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June 19, 2014

When Mom Has Cancer (Part 2): Give Kids Space

Seven months ago, Sarah Holley was diagnosed with cancer. She’s learned a few lessons along the way that she is sharing in this series of articles. To read Part 1, click here.

Sarah Headshot Oct2013 HDR

Telling my kids that I had cancer was beyond difficult. At 16, 13, and 12, they’ve watched some of my dear friends walk the cancer journey, so they knew the realities.The lesson I learned as I communicated with them was the importance of giving them space to process it in their own way.

I saw clearly (once again) that my kids are all individuals with individual ways of dealing with bad news. One became angry, one was silent and withdrawn, and one was angry-sad-worried. And that’s okay. Why should I expect that they would all react the same way? What’s important is that I give them the space they need in order to deal with things in their own way and at their own pace.

Lest you think I’m superhuman, I want to confess something: This was not easy. Not at all. On the one hand, I wanted to make sure that they were okay, so I tried to encourage them to talk to me about how they were doing. But, on the other hand, the emotions of it all were overwhelming to me. It was hard enough to deal with my own fears, anxiety, and sadness, much less my kids’ fears, anxiety, and sadness. Unfortunately, I had a less-than-stellar parenting moment when two of my kids overheard me venting to my husband about being overwhelmed by the third kid’s emotions. How did I expect them to tell me how they really were doing now? Ugh!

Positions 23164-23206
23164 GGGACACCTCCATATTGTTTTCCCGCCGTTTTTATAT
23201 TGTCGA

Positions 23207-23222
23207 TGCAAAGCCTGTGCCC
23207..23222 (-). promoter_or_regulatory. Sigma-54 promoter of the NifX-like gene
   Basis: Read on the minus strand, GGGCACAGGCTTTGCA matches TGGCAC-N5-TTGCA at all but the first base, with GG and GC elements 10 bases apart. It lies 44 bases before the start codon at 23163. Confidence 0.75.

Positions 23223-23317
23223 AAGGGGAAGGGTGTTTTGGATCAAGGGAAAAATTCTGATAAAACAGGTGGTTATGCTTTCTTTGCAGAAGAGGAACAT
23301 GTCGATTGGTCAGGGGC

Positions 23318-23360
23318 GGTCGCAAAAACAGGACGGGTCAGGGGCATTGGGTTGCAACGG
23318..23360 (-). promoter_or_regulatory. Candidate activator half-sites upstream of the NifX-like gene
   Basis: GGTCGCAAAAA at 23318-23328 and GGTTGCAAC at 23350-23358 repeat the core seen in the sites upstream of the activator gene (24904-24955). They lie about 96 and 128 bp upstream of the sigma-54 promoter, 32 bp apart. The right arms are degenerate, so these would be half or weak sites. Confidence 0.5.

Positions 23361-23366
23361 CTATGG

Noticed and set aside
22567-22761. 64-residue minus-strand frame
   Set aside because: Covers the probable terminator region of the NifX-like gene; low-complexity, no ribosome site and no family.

Here’s where being in a good community of friends can help. And boy did mine help! I’ll never forget when my dear friend, Susan, pulled my daughter aside and encouraged her, letting her know that it was okay to hurt but to take that hurt to the Healer.

Which brings me to another important lesson. Which I’ll share with you tomorrow….

 

2 thoughts on “When Mom Has Cancer (Part 2): Give Kids Space

  1. Sara, the ages of our kids definitely plays a part in how much we tell them and how we tell them. It sounds like you did a beautiful job. And I’m so thankful that your “Kansas” was not that bad!

  2. My kids we a lot younger when I was diagnosed. In some ways that was good because they didn’t understand, in others it was hard because they needed me and I wasn’t very available.

    I’ll never forget the day I told my kids…very casually through the rear view mirror on the way to Disneyland. I explained that some cancer was really bad and some was not as bad and mine was the not as bad kind and I would be having surgery in a few days to remove it. The next day my son’s kindergarden teacher called to let me know that he had announced to the class that his mom has “Kansas” but it’s not that bad. These sweet, innocent moments are what helped me pull through.

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